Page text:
Another explanation is to consider the nature of oral transmission, and here we have the excellent scholarship of Ven. Analayo to rely on. Oral transmission really only works when there is a high degree of standardisation. The idea of having different concluding sections for each meditation subject may have occurred to the editors, but found to be impractical. Another aspect of oral tradition that has been highlighted by Analayo is the tendency for commentarial material to intrude into the suttas themselves. Perhaps mindfulness of breathing was originally just mentioned in the commentaries, perhaps as a reference to the Ānāpānasati Sutta, and then made its way into the Satipaṭṭhāna Sutta when commentarial material was confused with sutta material, which might happen during oral recitation. If this were the case, then it is all just an accident, and then of course the idea of editing it would not really be an option. I tend to favour the hypothesis of accidental mistakes over intentional editing.

All of this is just speculation, but it makes the point that there are a number of ways in which such inconsistencies may have arisen, without having to attribute it to a lack of competence.


I am rather sceptical of the idea that vedanānupassanā and cittānupassanā are about telepathy. Satipaṭṭhāna is for all meditators, not just for the extremely small subset that has such abilities. Rather, I would agree with you that this is about inference. These inferences can often be supported by our observations of others, whereby their mental content often can be known through observing their body language.

The idea of the third category, as I understand it, it to universalise. You contemplate your own feelings, then the feelings of others, and then you realise that this is the nature of feelings for all beings, human or otherwise. This sort of universalisation seems to be required for the deepest insights in to the nature of mind. So no, I don’t think this is about oscillation.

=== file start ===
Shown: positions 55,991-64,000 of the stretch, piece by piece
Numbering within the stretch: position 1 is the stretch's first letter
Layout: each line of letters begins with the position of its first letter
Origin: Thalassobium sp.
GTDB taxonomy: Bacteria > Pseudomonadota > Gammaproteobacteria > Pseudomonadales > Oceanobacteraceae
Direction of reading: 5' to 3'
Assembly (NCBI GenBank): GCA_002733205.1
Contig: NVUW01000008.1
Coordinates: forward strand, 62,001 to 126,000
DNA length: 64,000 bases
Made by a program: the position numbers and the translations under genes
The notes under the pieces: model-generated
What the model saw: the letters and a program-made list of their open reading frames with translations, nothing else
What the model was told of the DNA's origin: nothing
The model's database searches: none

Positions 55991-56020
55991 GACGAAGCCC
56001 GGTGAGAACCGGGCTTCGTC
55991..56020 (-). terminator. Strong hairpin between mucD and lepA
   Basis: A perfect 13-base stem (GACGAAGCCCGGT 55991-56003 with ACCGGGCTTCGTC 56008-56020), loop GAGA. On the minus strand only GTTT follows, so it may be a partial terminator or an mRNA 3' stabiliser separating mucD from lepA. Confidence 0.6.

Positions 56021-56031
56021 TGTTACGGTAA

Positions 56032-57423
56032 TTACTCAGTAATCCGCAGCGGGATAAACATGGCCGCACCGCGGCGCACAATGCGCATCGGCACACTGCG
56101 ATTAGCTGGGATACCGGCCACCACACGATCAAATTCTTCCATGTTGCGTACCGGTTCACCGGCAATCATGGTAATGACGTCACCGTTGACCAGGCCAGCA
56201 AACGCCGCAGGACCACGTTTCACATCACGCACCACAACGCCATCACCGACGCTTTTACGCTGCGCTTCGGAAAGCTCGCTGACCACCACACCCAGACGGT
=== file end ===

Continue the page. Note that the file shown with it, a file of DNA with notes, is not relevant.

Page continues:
Thank you for following up on this, Bhante.

My confusion is cleared up, mostly. I do have one additional question, if I may.

The Ānāpānasati Sutta starts with instructions to go to the forest (into seclusion), describes the practice, then how the practice fulfills Satipaṭṭhāna. I suppose, given your explanation, that the “external” here could be the cittānupassanā, dhammānupassanā, etc. of other animals in the forest? A minor point, perhaps, but if you could help elucidate I would be appreciative.

edit: nevermind, externally is not mentioned in MN118

I’m unfortunately not familiar with this observation by Ven Analayo, he maybe explains this point. At the moment my assumption (or maybe it’s already been demonstrated by scholars as the case in the Buddhist tradition, or even universally) is that commentarial tradition should have started only after the text had been committed to writing, otherwise one would have to memorize and orally transmit the commentary as well, which seems unlikely to me

and if this is so, oral recitation could have not interfered with the written text and corrupted it because, at least in the modern civilization, the written is usually considered finalized, correct and reliable